Tuesday, September 06, 2016

Cuba government filtering mobile text messages, dissidents say

Cuba government filtering mobile text messages, dissidents say
September 5, 2016
By Marc Frank

HAVANA (Reuters) - Cuba's Communist government is filtering mobile phone
text messages for key words such as "democracy" and "human rights" and
then blocking them, dissidents said on Monday.

An investigative report by blogger Yoani Sanchez and journalist Reinaldo
Escobar concluded that text messages failed to reach their destinations
if they contained Spanish words for democracy, human rights or hunger
strike, among others, as well as the names of some dissidents.

Eliecer Avila, head of opposition youth group Somos Mas, which
participated in the investigation, said 30 key words that triggered the
blocking had been identified but there could be more.

"We always thought texts were vanishing because the provider is so
incompetent, then we decided to check using words that bothered the
government," he said.

"We discovered not just us but the entire country is being censored," he
said. "It just shows how insecure and paranoid the government is."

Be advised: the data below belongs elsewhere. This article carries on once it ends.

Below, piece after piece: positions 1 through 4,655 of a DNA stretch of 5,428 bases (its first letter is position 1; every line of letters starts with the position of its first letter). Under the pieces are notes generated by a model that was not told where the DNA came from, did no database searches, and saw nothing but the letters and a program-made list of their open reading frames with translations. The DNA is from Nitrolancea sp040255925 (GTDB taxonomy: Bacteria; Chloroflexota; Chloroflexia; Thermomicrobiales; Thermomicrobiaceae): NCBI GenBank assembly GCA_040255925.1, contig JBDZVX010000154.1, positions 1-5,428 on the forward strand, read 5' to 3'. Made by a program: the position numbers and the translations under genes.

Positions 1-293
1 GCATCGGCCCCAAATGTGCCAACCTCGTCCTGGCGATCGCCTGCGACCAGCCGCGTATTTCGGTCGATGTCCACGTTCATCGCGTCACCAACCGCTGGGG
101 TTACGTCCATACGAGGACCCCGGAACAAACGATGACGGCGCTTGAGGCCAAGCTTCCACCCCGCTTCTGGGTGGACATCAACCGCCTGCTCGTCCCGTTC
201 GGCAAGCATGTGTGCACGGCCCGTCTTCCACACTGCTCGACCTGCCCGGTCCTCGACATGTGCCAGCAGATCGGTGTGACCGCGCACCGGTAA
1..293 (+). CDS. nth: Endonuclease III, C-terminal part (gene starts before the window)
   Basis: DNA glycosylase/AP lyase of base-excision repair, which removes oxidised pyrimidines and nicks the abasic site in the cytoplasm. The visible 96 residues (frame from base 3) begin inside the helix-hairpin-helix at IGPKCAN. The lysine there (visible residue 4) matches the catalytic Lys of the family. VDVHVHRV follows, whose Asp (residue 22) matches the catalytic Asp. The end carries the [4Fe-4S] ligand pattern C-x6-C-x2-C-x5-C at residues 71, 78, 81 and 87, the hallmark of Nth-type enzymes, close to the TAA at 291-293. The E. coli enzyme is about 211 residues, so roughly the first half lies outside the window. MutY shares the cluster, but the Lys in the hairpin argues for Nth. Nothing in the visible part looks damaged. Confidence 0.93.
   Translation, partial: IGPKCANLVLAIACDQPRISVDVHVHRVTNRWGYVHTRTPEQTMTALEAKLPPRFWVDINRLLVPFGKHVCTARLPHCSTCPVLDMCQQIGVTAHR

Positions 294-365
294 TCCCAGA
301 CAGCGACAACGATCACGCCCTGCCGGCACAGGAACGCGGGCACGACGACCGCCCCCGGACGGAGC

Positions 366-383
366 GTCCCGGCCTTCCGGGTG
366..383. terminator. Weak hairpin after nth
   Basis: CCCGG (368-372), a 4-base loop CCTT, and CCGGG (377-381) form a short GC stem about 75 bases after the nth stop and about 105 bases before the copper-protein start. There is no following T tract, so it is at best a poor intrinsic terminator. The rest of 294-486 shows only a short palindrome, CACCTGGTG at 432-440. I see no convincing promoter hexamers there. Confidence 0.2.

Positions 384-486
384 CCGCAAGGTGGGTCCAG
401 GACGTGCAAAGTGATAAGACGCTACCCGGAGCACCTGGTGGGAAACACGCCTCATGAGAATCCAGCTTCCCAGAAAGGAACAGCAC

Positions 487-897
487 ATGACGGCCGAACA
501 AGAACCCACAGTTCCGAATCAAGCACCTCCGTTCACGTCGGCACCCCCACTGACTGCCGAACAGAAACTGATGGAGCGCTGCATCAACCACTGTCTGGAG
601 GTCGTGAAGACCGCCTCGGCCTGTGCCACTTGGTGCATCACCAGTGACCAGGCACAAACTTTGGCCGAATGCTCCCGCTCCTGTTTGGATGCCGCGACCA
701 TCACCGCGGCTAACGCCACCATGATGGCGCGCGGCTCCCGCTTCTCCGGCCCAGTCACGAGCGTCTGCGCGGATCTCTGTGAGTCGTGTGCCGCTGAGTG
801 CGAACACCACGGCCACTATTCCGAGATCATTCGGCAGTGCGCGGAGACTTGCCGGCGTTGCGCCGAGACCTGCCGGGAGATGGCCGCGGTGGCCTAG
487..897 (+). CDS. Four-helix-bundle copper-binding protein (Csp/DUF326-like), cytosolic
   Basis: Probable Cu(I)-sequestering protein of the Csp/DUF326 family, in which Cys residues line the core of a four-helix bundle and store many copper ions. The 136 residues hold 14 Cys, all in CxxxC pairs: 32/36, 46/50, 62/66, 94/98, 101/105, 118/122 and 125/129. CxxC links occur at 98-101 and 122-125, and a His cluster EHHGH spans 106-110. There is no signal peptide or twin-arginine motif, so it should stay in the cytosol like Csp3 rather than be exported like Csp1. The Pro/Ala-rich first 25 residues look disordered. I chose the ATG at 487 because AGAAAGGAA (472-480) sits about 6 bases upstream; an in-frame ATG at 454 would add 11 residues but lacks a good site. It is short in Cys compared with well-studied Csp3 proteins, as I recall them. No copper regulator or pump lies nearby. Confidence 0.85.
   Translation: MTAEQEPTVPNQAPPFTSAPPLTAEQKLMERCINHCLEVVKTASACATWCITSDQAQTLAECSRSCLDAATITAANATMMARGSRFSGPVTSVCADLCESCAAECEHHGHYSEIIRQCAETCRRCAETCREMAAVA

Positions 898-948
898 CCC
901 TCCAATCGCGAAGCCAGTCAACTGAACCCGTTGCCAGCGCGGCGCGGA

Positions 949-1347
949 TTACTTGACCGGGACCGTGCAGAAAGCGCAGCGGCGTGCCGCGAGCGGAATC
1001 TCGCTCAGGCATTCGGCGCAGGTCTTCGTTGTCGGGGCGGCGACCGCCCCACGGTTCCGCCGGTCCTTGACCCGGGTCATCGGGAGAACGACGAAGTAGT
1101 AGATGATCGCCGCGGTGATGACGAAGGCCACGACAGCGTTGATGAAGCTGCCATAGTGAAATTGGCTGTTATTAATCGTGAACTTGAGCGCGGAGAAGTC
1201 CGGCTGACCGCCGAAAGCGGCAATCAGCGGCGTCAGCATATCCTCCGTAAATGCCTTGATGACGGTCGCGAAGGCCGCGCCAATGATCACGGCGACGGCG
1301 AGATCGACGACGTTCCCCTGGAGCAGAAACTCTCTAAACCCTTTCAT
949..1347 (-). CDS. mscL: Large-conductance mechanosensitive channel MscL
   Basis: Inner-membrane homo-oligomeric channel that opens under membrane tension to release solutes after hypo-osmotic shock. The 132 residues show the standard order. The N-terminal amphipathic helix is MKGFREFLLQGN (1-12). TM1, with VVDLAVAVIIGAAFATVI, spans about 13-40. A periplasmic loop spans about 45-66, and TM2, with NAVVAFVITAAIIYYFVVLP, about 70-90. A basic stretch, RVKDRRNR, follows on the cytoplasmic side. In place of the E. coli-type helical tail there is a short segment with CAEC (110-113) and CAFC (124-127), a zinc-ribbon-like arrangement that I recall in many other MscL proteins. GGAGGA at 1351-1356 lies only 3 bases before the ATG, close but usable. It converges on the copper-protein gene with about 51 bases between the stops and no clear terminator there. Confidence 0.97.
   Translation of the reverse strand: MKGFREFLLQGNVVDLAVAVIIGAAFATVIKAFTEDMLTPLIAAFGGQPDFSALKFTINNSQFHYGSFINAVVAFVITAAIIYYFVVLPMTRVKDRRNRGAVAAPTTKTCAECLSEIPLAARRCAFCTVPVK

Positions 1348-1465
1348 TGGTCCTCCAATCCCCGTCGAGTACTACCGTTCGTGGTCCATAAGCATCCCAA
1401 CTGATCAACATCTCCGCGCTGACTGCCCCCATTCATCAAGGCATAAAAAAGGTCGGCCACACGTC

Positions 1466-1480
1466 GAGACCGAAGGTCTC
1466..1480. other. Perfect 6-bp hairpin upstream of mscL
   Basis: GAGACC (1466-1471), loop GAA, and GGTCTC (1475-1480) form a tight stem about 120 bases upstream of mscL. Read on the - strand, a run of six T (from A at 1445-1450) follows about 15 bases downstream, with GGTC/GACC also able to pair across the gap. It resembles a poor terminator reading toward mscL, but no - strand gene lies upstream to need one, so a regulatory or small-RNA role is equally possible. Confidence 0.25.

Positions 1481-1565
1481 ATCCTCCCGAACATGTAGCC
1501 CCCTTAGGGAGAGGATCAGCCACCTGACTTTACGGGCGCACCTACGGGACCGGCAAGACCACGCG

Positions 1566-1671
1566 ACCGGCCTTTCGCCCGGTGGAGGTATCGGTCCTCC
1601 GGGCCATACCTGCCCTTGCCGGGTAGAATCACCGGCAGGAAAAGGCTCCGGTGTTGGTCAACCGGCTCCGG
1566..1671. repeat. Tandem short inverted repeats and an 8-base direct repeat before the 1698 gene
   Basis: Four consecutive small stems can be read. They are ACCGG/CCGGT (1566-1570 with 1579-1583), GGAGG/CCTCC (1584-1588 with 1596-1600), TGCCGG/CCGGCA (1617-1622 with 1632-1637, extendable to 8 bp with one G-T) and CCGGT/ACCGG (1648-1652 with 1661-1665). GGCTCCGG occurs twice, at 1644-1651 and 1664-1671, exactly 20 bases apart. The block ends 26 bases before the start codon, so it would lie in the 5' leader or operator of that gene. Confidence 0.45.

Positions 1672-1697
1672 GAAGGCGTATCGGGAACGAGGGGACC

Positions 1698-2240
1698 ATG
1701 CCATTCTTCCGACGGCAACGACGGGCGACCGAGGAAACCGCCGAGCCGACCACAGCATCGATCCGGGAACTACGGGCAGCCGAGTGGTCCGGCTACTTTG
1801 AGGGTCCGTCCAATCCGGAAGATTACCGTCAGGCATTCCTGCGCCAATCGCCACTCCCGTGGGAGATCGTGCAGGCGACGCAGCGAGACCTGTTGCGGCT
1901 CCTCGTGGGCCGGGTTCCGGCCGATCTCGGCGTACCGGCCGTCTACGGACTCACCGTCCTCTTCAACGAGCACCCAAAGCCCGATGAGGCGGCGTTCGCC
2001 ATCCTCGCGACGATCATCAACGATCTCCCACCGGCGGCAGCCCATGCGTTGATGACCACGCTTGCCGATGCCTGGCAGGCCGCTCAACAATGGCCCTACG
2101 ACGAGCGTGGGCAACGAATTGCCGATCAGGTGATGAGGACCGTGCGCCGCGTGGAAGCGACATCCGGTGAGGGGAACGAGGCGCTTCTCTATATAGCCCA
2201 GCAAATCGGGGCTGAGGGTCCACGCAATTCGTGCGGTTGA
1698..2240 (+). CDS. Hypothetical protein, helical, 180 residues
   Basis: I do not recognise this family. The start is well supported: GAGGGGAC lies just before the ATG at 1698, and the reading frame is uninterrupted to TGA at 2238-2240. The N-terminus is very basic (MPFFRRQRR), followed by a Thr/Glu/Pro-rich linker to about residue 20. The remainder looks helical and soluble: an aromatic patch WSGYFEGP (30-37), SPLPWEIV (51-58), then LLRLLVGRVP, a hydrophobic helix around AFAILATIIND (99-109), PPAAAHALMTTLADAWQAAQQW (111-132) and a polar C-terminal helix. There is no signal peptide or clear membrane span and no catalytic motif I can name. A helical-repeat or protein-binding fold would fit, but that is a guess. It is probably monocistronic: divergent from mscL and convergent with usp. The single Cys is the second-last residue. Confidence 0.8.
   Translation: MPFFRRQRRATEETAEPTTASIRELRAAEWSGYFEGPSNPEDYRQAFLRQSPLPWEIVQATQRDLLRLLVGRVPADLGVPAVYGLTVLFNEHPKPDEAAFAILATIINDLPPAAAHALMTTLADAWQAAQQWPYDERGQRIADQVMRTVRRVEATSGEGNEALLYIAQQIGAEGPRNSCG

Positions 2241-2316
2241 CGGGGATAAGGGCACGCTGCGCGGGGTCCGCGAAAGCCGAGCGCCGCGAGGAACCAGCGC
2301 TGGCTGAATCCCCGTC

It was not clear for how long the filter had been in place.

The full report was published by Sanchez's online newspaper,

State telecommunications monopoly ETECSA could not be reached for comment.

Cuba has repeatedly charged that the United States wants to use
telecommunications to subvert the government and brands Sanchez and
other opponents as mercenaries working with Washington.

Reuters on Monday unsuccessfully tried to send messages containing the
words "democracy," "human rights," "Somos Mas" and Yoani Sanchez. Other
messages containing the Spanish word for "protest" went through. The
messages that did not reach their destinations appeared as "sent" on the
users' telephone.

Cuba arrived late to modern telecommunications, authorizing mobile
phones in 2008 and Wi-Fi internet access only last year. Online, it
blocks dissident websites and media it believes to be funded by the
United States, but permits the websites of critical newspapers such as
El Nuevo Herald and El Pais.

There currently are about 3 million mobile telephone accounts with local
provider CubaCell, which is part of ETECSA.

Despite efforts by the Obama administration to link U.S. internet
providers with the country as part of a detente begun in December 2014,
Cuban authorities appear more interested in working with Russia on
cyber-security, while China provides most of the Caribbean island's
communications technology.

Experts estimate that between 25 percent and 30 percent of Cuba's 11.2
million residents has some Internet access, mainly through Wi-Fi, though
it is sparsely used because of high rates.

Some 5 percent of the population enjoys home-based Internet, which
requires special government permission.

(Editing by Frank Jack Daniel; Editing by Bill Trott)

Source: Cuba government filtering mobile text messages, dissidents say -
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